Her level of empathy reached extraordinary proportions. She might be in an elevator and suddenly experience crushing pain in her left leg. She would slowly look around the elevator and notice a man with a cast on his left leg. She experienced the pain of people from across the street…even the pain of trees being cut down. She also developed, rather suddenly, the ability to heal with her hands. I remember on one occasion, showing some nurses at Mesa Vista Hospital , a piece of hematite I carried around. Hematite is a shiny, silver-colored stone that is dense and heavy. The stone I carried with me was egg-shaped and less than an inch long. Several of the nurses held the stone and then passed it to Lisa. When Lisa handed it back to me, it was about 30 degrees hotter than it had been. I asked, “Lisa, what did you do to this stone? It is so hot I can hardly hold it.” She just laughed and said, “Oh, I transferred some energy into it.” She went on to explain that earlier in the day she had cured another nurse with a lesion on her face. Lisa simply placed a finger on the lesion and a minute later, the lesion had disappeared.

Lisa is unusual, but it is important to be aware of the “unusual.” Her story shows how alcohol can suppress latent psychic and healing abilities, and how those can erupt very quickly once alcohol is out of the system. Like other alcoholics, Lisa had to learn normal coping skills. She also had to quickly learn how to deal with an explosion in her consciousness that was giving rise to paranormal abilities and mystical experiences.

Alcoholism: Medical Disease or Spiritual Disease?

The first four parts of this series dealt with alcoholism as a physical disease. Now you read about alcoholism as a spiritual dilemma. The answer is not “either-or.” Alcoholism involves problems at the level of the body, mind, and spirit. You will lose the essence of what I have been writing if you think strictly in a linear way. You may ask, “Well, which is more important—the physical disease or the spiritual dis-connection?” Western medicine only works in this linear, analytical fashion. I suggest trying to hold all of these elements in your mind at the same time, and, rather than looking for a simple answer to complex problems, look for what is practical.

What is practical is to address body, mind, and spirit…and don't let theories get in the way of what works. Now, here are some ways of looking at the relationships between body/mind and spirit. As a rule, consciousness precedes manifestation in the physical world. In the beginning there was nothing except for pure consciousness, formless God. From pure consciousness, physical form, the physical Universe, emerged. A similar principle is involved within each of our lives. We may work hard at spiritual growth for years and not see any positive, tangible thing happening in the external world. What is happening is that your spiritual work is transforming and elevating your consciousness. When consciousness has hit critical mass, or a critical level, those changes in consciousness will manifest in the physical world.

Let's look at the implications this idea has for the alcoholic. Using the AA model, recovery is essentially a plan to re-connect spiritually and raise consciousness. On a mental and physical level, the non-drinking alcoholic may feel miserable for a long time and may crave alcohol for a very long time. Unknown to him is the fact that the gradual shift in consciousness “will” transform his life. Ultimately the elevation in consciousness will manifest on the physical plane as love, peace of mind, focus, purpose, and a healthier mind and body.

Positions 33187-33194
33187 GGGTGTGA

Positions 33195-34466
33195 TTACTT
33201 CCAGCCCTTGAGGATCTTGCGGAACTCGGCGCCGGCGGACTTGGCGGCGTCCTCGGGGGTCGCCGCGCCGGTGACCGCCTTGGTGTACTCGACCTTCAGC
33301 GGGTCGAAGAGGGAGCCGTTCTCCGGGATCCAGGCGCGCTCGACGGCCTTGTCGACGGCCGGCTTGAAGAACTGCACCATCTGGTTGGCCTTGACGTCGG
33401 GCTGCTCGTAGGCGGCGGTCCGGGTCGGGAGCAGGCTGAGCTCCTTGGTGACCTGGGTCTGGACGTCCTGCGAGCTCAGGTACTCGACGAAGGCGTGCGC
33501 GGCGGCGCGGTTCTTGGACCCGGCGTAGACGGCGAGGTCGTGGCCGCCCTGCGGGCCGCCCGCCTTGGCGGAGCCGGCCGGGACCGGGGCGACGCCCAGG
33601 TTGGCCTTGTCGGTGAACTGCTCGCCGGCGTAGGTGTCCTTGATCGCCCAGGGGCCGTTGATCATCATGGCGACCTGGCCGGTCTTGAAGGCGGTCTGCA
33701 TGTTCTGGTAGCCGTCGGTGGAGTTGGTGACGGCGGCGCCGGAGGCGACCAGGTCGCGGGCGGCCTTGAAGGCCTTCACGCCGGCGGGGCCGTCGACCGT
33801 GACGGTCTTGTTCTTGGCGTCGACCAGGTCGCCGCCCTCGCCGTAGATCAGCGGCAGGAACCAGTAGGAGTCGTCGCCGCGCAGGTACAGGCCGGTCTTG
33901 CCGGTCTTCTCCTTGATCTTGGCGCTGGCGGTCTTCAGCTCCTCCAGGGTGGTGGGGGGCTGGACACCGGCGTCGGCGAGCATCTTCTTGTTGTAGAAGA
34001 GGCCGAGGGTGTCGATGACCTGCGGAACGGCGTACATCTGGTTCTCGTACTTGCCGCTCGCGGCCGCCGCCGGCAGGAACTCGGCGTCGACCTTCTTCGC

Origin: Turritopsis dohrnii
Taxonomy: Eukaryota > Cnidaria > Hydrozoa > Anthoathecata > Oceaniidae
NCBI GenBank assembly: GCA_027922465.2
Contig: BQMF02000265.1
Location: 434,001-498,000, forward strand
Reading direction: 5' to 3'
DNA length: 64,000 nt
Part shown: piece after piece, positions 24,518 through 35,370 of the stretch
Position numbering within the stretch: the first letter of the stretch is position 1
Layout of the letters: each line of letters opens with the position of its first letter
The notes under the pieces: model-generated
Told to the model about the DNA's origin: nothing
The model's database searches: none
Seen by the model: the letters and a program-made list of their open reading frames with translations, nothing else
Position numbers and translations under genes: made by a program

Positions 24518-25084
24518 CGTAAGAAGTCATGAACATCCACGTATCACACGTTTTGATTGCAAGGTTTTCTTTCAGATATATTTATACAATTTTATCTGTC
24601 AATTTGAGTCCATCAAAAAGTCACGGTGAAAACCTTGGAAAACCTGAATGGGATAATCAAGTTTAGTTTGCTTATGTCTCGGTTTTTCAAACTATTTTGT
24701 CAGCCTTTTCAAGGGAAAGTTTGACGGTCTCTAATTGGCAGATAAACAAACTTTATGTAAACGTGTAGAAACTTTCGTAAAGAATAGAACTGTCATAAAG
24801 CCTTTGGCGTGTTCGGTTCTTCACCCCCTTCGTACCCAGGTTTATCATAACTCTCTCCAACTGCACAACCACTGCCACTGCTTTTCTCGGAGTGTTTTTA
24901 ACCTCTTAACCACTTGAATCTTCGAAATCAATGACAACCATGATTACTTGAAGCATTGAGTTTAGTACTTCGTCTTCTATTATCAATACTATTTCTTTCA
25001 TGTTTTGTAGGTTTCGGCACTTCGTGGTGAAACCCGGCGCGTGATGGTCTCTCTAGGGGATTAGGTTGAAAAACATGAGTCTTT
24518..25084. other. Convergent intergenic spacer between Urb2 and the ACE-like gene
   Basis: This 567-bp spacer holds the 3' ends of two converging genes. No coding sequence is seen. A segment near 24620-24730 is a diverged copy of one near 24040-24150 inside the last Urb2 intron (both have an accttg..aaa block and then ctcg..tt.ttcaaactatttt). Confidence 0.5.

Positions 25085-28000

Now, let's look at these relationships from the other direction. While spiritual re-connection is essential, it will not, in-and-of-itself, correct brain chemistry, hypoglycemia, adrenal exhaustion, and systemic candida. By repairing the metabolic chaos, you will eventually cease to have alcoholic chemistry, which, in some ways means that you are no longer alcoholic. I know that last statement can be interpreted as heresy…but I do believe in the word “cure.”

By curing your alcoholic biochemistry, you will feel better. Your body will be stronger and more vital. Your mind will have greater focus, concentration, and memory capacity… and your moods will stabilize. This will occur by repairing brain chemistry and total body metabolism.

When you feel healthy, spiritual work becomes much easier. When you have a brain capable of concentrating for long periods, meditation, contemplation, and prayer become much easier. It is terribly difficult to remember and practice what you “should” be doing spiritually when you feel miserable. You don't feel miserable just because you are spiritually disconnected. You also feel miserable because of the metabolic chaos.

A brief example. I have treated a great number of people with CFS/ME. I struggled with a near-fatal case of CFS/ME for nearly ten years, starting in 1984. Do you know what kind of spiritual work you can do in that state? Very little. I recall that all I could do was hang onto God for dear life. That is all I had to hang onto. I certainly could not meditate, do yoga, or any of 50 spiritual disciplines I practice. If you can imagine God with feet, all I could do was imagine that I was hanging on to those feet, and just going for the ride. It was a terrible and terrifying ride, but without a brain that worked, there wasn't anything else I could do.